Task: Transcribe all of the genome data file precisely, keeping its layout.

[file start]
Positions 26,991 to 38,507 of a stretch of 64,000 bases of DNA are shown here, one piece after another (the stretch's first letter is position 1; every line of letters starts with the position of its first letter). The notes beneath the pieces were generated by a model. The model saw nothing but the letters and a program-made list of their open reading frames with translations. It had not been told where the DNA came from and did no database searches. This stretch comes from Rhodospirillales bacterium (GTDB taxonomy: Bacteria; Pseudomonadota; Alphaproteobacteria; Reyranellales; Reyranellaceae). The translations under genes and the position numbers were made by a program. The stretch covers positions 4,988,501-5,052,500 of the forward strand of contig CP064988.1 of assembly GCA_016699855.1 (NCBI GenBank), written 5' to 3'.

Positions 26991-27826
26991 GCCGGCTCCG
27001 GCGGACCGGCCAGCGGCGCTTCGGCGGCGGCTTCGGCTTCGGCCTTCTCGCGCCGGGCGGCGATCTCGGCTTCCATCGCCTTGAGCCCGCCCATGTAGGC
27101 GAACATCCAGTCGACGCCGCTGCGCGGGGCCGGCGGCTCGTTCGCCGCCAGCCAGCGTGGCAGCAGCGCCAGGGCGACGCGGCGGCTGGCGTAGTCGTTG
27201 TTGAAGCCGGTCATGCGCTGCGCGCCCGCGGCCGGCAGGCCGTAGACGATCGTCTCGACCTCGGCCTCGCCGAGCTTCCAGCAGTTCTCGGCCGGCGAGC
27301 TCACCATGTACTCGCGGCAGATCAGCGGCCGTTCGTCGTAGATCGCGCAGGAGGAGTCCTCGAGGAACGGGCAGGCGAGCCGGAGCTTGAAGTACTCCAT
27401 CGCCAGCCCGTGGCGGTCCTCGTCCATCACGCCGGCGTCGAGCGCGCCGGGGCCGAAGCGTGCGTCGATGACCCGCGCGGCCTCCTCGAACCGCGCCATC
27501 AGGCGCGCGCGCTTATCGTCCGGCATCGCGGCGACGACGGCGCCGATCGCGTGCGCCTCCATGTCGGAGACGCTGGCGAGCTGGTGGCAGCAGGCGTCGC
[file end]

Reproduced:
Positions 26,991 to 38,507 of a stretch of 64,000 bases of DNA are shown here, one piece after another (the stretch's first letter is position 1; every line of letters starts with the position of its first letter). The notes beneath the pieces were generated by a model. The model saw nothing but the letters and a program-made list of their open reading frames with translations. It had not been told where the DNA came from and did no database searches. This stretch comes from Rhodospirillales bacterium (GTDB taxonomy: Bacteria; Pseudomonadota; Alphaproteobacteria; Reyranellales; Reyranellaceae). The translations under genes and the position numbers were made by a program. The stretch covers positions 4,988,501-5,052,500 of the forward strand of contig CP064988.1 of assembly GCA_016699855.1 (NCBI GenBank), written 5' to 3'.

Positions 26991-27826
26991 GCCGGCTCCG
27001 GCGGACCGGCCAGCGGCGCTTCGGCGGCGGCTTCGGCTTCGGCCTTCTCGCGCCGGGCGGCGATCTCGGCTTCCATCGCCTTGAGCCCGCCCATGTAGGC
27101 GAACATCCAGTCGACGCCGCTGCGCGGGGCCGGCGGCTCGTTCGCCGCCAGCCAGCGTGGCAGCAGCGCCAGGGCGACGCGGCGGCTGGCGTAGTCGTTG
27201 TTGAAGCCGGTCATGCGCTGCGCGCCCGCGGCCGGCAGGCCGTAGACGATCGTCTCGACCTCGGCCTCGCCGAGCTTCCAGCAGTTCTCGGCCGGCGAGC
27301 TCACCATGTACTCGCGGCAGATCAGCGGCCGTTCGTCGTAGATCGCGCAGGAGGAGTCCTCGAGGAACGGGCAGGCGAGCCGGAGCTTGAAGTACTCCAT
27401 CGCCAGCCCGTGGCGGTCCTCGTCCATCACGCCGGCGTCGAGCGCGCCGGGGCCGAAGCGTGCGTCGATGACCCGCGCGGCCTCCTCGAACCGCGCCATC
27501 AGGCGCGCGCGCTTATCGTCCGGCATCGCGGCGACGACGGCGCCGATCGCGTGCGCCTCCATGTCGGAGACGCTGGCGAGCTGGTGGCAGCAGGCGTCGC